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Proposed South Carolina Legislation Would Make It a Criminal Offense to Ask Someone’s COVID-19 Inoculation Status

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South Carolina Republicans introduced a bill that would make it a criminal offense to ask anyone about their COVID-19 inoculation status.

H. 4848, the bill under consideration, was introduced on January 20.

The bill states:

Notwithstanding another provision of law to the contrary, any employee, officer, agent, or other representative of a public, nonprofit, or private entity who inquires about the COVID-19 vaccination status of any student, employee, member, or anyone else seeking admission on the entity’s premises is guilty of a misdemeanor and, upon conviction, must be fined not more than fourteen thousand dollars or imprisoned not more than one year, or both.”

FOX Carolina News reported:

Under the new proposed law, even just asking if someone is vaccinated could be considered a misdemeanor crime. It’s something those who are for it are calling a “don’t ask” bill.
“The government has no place in making you or telling you to take the vaccination, or threatening your livelihood if you don’t,” said Upstate representative William “Bill“ Chumley (R, District 35), one of the co-sponsors of the bill.
House bill H.4848 now heads to committee after being filed just days ago.
Chumley called the legislation a “freedom and job protection issue.”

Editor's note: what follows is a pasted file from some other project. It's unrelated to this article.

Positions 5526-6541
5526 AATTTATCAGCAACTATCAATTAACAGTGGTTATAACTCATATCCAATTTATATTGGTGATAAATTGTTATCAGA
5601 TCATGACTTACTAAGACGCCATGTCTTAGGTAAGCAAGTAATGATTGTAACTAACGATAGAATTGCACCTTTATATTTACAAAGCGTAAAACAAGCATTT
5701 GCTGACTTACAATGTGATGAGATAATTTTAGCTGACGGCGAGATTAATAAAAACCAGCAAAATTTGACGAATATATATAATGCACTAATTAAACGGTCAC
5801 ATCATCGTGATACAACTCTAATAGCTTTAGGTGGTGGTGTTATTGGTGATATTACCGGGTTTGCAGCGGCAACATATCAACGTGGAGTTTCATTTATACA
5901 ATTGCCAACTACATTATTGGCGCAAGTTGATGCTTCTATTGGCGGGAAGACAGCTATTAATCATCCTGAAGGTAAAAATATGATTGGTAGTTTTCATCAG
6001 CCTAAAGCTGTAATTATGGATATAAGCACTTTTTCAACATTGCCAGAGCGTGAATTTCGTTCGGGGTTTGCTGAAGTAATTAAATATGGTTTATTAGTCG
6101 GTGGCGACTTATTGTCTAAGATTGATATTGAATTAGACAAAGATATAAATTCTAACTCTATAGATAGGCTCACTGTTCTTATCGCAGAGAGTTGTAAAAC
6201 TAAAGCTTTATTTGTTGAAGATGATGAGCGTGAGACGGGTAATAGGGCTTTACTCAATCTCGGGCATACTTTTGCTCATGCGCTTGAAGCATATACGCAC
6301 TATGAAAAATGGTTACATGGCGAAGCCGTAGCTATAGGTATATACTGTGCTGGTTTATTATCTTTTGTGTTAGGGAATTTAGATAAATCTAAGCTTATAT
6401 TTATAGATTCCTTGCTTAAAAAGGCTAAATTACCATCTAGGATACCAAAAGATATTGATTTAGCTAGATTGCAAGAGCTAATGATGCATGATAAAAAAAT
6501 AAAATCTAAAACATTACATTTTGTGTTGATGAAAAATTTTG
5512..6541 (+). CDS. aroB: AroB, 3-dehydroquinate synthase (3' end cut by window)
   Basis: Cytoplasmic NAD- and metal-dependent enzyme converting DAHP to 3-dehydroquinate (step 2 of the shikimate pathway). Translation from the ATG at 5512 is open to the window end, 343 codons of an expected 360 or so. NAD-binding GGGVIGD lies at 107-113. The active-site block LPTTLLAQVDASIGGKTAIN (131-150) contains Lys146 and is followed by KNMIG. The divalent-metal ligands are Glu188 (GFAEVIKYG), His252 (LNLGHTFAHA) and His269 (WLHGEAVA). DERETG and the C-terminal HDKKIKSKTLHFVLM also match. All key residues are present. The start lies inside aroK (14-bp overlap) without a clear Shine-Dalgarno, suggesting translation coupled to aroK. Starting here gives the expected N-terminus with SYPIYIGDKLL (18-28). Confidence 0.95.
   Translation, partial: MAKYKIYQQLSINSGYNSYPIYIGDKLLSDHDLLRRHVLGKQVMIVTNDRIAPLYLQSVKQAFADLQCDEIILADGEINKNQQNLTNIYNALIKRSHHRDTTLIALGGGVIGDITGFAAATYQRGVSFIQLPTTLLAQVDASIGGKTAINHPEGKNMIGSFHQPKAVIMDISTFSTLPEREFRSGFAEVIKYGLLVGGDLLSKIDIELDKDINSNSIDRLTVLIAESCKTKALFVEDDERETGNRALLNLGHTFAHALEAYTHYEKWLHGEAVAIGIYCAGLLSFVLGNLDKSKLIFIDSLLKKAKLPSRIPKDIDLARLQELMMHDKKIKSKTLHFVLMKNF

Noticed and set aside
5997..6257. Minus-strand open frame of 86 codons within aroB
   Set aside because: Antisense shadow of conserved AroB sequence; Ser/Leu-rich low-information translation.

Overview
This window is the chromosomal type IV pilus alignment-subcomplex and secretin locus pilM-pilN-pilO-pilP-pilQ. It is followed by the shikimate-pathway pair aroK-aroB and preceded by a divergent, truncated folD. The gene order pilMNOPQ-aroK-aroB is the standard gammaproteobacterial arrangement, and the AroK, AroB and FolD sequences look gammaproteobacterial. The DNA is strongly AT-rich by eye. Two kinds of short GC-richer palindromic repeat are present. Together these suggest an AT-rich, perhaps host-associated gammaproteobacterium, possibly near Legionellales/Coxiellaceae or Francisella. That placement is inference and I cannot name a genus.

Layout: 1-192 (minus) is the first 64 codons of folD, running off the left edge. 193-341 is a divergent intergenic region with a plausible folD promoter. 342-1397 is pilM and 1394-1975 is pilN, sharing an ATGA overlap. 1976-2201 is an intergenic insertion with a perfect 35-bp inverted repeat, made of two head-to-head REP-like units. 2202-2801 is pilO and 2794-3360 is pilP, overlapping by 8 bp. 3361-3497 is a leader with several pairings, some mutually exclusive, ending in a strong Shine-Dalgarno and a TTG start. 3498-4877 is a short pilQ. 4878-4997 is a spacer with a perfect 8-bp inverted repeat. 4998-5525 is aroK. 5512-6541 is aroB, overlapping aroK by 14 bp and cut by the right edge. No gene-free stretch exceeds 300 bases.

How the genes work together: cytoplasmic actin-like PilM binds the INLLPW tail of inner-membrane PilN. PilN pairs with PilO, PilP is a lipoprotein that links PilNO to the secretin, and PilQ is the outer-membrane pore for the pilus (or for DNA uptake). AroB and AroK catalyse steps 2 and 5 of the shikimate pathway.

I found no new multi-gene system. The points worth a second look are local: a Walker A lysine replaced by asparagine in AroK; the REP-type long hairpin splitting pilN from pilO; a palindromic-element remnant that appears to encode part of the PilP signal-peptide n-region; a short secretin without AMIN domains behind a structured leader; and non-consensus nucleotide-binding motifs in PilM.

The lawmaker explained that South Carolina didn’t want this fight, but it was brought to them by the federal government.
Lawmakers who sponsored the bill said they support the measure because it can serve as a bulwark against government coercion.
“It’s about protecting people from being forced or coerced into getting a vaccine for purposes of employment, admission to schools, or government services,” state Rep. Wayne Long, a Republican, told Channel 2 News.

“I get calls from people literally every week begging the legislature to take some kind of action to protect people’s rights, to protect their privacy, and to keep them from being forced or coerced into getting a vaccine that they frankly don’t want to get,” Long added. “And even for people who have gotten the vaccine, I’ve spoken with many of them, it’s really a privacy issue.”

South Carolina labor law attorney Jeremy Summerlin told local media that he believes the bill would be very difficult to implement.

“You put employers in an impossible position,” Summerlin remarked. “You’ve got a (proposed) state law now that says that if you ask about that, and try to comply with federal law, then you are going to jail,” he added.

“What if you ask your coworker about their vaccination status, and you are just having a conversation?” he said. “What if you are a nurse, and you ask a fellow nurse about it? Do you want the local law enforcement to go in and arrest them because of this law?”

 

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